Top 3 Problems That Arise in Recovery

Last updated on November 4th, 2019

Leaving rehab for alcohol or drug addiction is an exciting yet scary time for people. While in treatment many individuals are counting down the days until they get out. However, once they complete the treatment program they are typically bombarded with a ton of different emotions, primarily fear.

A number of people I have met, myself included, leave treatment with no desire to go back to their addiction. But, they are often not fully equipped with the proper coping skills and spiritual foundation to handle the stress of everyday life. More often than not, individuals in early recovery act out in different ways, and find new outlets to fill the emotional void that once was filled by the substance. Below are the top three struggles people in early recovery face after rehab, and tips for how to overcome them.

Managing Money: Money is often related to power and control. It allows people to buy things in exchange for temporary happiness. After being in rehab for 30, 60, 90+ days, people immediately want to reassume control of their lives. Money is a perfect outlet for that. I spent $500 in one week at the end of my stay in treatment on meaningless tangible items, purely because it gave me back that feeling of control. In the throes of addiction, people struggle with impulsive and compulsive behaviors; these behaviors carry into early recovery as people learn about themselves and their boundaries. All too often people put themselves back in a position of financial insecurity because they lack control over their spending. Here are some tips and tricks for managing money.

Determine Need vs. Want and Create A Budget: Here’s an example: People need food, but people want to eat out because it is easier. Going grocery shopping and making food at home is cheaper. Once a person figures out what they need they should then create a weekly or monthly budget for each category (i.e. gas, toiletries, food, etc). Set A Schedule: Early recovery is all about creating schedules and structure. In my experience, when I didn’t have a date and time planned to go grocery shopping, I often found good reasons to not go because something else came up. I suggest picking a day of the week to go grocery shopping and sticking to it. Make Bulk Purchases: Many people pay a premium by making individual purchases, and are losing a significant amount of money every day, week, and month that could be put towards doing something else they like to do. Develop A Reward System for Yourself: A reward could be taking a small percentage of the money you saved and using it for a meal at your favorite restaurant. A little self-indulgence is important, and it is a good reminder that great things will come if you continue to live responsibly.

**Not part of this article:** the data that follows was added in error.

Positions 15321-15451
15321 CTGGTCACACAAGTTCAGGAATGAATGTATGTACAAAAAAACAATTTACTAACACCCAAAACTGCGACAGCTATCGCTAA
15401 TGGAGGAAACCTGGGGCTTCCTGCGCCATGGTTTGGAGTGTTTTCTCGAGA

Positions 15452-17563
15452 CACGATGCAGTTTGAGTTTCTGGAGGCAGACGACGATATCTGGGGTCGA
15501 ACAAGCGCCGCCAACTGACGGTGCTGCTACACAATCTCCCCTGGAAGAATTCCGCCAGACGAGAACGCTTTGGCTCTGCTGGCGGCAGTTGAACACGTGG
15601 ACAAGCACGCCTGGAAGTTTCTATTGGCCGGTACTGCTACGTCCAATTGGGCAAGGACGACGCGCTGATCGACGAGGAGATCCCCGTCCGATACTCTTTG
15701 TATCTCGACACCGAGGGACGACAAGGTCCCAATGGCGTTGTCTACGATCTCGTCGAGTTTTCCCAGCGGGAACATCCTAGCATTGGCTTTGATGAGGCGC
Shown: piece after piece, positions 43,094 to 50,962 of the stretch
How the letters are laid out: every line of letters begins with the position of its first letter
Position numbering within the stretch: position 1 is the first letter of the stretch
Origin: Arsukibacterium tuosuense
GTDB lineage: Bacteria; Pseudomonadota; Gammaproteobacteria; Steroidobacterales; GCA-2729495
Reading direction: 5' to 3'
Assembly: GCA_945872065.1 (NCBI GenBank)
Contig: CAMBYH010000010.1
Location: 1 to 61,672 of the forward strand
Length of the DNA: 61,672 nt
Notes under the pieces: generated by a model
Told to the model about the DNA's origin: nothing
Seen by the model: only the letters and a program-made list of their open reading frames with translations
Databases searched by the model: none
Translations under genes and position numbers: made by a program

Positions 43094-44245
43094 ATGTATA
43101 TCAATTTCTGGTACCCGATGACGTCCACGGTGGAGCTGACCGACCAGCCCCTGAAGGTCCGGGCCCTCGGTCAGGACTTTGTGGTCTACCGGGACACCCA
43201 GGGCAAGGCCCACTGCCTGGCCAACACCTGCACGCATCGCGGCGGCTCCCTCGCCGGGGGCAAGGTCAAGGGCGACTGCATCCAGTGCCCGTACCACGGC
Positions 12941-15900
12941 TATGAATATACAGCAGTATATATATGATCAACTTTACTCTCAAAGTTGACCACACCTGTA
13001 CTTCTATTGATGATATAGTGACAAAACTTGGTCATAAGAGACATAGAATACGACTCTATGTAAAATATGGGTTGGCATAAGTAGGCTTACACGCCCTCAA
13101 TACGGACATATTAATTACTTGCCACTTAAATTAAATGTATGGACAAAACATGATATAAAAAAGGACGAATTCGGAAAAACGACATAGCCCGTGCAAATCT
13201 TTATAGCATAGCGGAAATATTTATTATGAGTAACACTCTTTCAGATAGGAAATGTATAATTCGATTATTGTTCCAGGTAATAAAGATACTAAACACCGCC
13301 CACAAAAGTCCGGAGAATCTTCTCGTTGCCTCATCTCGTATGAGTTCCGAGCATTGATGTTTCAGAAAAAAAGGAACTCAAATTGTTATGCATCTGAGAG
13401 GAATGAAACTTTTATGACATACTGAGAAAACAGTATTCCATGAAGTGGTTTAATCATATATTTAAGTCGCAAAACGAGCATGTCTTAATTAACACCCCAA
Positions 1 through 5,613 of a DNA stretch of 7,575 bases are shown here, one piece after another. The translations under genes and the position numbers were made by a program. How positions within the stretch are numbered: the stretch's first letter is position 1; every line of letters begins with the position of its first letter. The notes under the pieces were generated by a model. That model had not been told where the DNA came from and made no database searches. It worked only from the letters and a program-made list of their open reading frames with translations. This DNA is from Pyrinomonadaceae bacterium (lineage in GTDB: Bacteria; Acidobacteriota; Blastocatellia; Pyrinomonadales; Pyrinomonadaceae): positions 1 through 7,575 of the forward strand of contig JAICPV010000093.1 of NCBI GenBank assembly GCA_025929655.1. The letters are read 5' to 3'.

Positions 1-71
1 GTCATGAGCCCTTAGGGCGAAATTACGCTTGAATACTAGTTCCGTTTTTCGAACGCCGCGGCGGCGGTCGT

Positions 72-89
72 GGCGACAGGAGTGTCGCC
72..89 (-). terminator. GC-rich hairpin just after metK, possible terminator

Utilize Online Budgeting and Structured Payment Tools: If you elect to dive right back into using a bank checking debit card or credit card, programs like Mint.com and Learnvest.com provide free budgeting tools, which can be useful in helping you track your income and expenditures. Prepaid cards are a great option if you do not feel comfortable jumping right back into having a bank account, or if you have bad credit. The Next Step MasterCard program, which I founded, is a prepaid card specifically designed for people struggling to overcome mental health and addiction disorders. The card helps control impulsive and compulsive spending through customized restrictions and by eliminating access to cash. The American Express Bluebird Card will also help with budgeting because you can only spend what’s loaded on the card.